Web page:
An Af­ter­noon Spin

A quick ride up and down Glas Tu­laichean is the per­fect au­tum­nal out­ing… though shoes do help

The Scots Magazine - - On Your Bike - By ALEX CORLETT

IFORGOT my shoes! Un­be­liev­able. I was an hour from home at the Spit­tal of Glen­shee, away for a trip up and down the Munro Glas Tu­laichean, so nip­ping home and back again wasn’t an op­tion.

It’s not the first time I’ve for­got­ten some­thing vi­tal, but it’s get­ting worse as the years go by and I pack lighter and lighter. Bikes are so re­li­able th­ese days that a bag of spares is no longer a ne­ces­sity so at times all I need is a wa­ter bot­tle. Un­less I’m wear­ing my shoes, I for­get them.

It’s a bit of a disas­ter with cli­p­less ped­als, which refuse any at­tempt from an un­cleated shoe to get grip. I love be­ing clipped in, but for­got­ten shoes are of­ten the end of a day out be­fore it’s be­gun.

It was the sec­ond time in a fort­night. The pre­vi­ous time, rid­ing pal Mike of­fered to split time on his with me. But I have a thing about wear­ing other peo­ple’s shoes. The train­ers would have to do.

Climb­ing south up into the woods felt fine, and it was eas­ier to jump off for gates along the track through the plan­ta­tion. I felt vin­di­cated by my choice to carry on when I emerged above the Dal­mun­zie House Ho­tel and the views opened up into Glen Lochsie and Glen Tait­neach.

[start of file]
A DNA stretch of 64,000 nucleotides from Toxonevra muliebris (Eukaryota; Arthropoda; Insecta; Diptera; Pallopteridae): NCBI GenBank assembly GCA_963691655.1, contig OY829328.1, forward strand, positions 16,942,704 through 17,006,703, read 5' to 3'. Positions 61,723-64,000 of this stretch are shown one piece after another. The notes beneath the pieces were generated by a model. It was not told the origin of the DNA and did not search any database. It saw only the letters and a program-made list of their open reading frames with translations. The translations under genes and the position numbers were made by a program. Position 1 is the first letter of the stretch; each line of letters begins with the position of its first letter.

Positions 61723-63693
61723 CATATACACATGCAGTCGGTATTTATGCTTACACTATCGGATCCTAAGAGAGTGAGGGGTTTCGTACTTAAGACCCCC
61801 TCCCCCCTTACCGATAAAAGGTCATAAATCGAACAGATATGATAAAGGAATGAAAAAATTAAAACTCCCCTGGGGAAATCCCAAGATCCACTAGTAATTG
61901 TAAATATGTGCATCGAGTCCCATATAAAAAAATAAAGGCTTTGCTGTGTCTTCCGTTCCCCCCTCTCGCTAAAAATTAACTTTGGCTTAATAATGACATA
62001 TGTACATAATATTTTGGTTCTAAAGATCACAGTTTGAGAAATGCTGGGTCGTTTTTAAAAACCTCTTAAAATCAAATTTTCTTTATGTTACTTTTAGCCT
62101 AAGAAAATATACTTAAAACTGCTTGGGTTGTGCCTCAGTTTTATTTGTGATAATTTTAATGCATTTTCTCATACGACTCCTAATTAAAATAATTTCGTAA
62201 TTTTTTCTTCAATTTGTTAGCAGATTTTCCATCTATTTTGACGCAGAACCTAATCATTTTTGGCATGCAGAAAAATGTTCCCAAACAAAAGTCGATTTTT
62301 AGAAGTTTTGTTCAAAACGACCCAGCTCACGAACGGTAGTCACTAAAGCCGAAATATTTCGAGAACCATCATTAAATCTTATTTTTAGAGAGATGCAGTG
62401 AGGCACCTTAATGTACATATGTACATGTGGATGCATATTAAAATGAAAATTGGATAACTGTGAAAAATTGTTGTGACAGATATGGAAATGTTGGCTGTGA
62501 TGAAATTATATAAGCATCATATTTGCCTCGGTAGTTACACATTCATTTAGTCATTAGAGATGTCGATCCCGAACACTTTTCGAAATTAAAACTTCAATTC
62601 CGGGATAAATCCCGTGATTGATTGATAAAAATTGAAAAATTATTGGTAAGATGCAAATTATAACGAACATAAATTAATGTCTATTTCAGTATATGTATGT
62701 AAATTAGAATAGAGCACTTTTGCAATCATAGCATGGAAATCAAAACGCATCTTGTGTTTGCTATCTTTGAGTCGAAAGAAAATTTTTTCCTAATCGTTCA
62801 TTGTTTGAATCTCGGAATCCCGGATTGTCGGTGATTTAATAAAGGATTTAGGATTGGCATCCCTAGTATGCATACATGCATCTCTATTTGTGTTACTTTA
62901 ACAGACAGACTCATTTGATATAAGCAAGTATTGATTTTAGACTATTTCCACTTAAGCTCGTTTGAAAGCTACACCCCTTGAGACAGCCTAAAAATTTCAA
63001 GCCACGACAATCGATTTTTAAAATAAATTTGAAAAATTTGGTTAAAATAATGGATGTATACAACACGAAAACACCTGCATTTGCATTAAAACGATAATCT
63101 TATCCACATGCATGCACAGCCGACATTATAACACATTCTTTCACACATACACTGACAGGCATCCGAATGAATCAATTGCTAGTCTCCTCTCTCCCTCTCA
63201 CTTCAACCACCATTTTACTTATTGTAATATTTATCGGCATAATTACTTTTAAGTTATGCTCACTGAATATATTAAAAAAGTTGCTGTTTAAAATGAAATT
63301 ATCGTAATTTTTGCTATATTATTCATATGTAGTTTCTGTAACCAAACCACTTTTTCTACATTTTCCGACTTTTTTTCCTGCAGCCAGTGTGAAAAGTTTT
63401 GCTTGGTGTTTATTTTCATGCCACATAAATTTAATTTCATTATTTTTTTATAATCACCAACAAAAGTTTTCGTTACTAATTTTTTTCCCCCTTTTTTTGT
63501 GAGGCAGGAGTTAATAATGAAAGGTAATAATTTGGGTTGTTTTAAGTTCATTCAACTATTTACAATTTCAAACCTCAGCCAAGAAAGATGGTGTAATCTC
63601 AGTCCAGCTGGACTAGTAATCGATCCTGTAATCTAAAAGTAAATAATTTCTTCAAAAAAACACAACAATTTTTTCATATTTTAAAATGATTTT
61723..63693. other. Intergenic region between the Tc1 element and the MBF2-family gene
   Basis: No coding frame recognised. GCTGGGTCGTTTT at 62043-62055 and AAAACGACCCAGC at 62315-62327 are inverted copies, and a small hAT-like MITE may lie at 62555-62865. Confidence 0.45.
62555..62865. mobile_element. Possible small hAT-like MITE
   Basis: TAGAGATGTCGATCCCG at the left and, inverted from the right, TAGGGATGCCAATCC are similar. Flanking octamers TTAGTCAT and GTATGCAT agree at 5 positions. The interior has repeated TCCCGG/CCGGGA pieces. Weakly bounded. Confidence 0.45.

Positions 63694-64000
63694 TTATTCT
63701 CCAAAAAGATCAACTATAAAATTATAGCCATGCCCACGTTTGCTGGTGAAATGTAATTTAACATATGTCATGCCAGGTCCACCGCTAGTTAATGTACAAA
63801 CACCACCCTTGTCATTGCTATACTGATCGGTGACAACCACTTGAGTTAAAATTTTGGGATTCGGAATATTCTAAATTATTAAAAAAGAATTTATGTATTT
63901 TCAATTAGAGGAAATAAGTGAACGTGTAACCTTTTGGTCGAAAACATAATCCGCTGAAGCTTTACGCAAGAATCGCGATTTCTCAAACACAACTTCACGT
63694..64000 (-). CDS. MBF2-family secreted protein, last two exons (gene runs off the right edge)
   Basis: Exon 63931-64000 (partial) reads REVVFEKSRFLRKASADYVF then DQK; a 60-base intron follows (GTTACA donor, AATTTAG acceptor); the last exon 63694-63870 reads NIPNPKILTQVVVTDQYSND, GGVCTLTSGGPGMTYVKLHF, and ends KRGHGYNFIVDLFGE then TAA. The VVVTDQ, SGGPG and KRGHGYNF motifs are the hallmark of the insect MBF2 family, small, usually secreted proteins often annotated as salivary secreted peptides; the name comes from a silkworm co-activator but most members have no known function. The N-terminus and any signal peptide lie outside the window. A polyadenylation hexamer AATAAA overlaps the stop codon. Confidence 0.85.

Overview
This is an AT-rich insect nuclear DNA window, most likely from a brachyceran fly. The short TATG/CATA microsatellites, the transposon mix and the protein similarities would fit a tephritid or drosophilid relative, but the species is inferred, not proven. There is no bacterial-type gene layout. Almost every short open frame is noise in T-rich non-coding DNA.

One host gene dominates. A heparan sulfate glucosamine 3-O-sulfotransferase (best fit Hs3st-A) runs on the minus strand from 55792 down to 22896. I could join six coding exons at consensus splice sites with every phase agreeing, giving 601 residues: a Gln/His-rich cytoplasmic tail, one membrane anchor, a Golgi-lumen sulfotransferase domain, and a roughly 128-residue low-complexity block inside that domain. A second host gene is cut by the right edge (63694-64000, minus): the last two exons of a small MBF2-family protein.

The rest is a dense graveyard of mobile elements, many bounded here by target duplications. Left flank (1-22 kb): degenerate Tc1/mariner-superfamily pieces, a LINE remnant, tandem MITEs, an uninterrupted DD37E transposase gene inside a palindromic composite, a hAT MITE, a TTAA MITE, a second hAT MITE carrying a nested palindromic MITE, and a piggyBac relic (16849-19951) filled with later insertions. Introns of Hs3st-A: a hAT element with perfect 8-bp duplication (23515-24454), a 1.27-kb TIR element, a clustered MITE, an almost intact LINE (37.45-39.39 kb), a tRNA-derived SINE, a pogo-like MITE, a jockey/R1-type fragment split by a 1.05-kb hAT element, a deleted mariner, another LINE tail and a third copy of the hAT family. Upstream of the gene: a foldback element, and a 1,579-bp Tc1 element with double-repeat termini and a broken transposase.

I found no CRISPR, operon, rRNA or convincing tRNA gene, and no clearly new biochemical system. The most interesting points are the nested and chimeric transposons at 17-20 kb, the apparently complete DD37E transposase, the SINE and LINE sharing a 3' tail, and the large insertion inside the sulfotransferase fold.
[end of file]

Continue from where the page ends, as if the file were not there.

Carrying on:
This was one of the first routes I’d done that I didn’t pluck from a guide book. Por­ing over Ord­nance Sur­vey maps I’d seen this wide track al­most to the sum­mit, with con­tours a re­spectable dis­tance apart.

Not many Mun­ros en­ter­tain the no­tion of cy­cling to the top, and of those that do the ma­jor­ity are in the Cairn­gorms. Rounded like huge peb­bles, they’re more ac­ces­si­ble than their west coast kin.

The vi­brant colours and long shad­ows make au­tumn the best time for a go at it. It’s only around three hours to the sum­mit and back so no wor­ries about day­light.

The ru­ins of Glen­lochsie Lodge mark the start of the long pull to the sum­mit, with a loose climb that rises sharply above the glen. The al­ti­tude gain is quick and painful. When you fi­nally crest the end of this sec­tion, there’s a long, long ridge­line curv­ing away to the dis­tance, but the gra­di­ent lends it­self to re­laxed rid­ing and tak­ing in the view for the rest of the way.

With Beinn a’ Ghlo to the left, the Cairn­well hills to the right, more sum­mits

“Grav­ity tugged the bike up to a speed” brisk

Worth it for the views!

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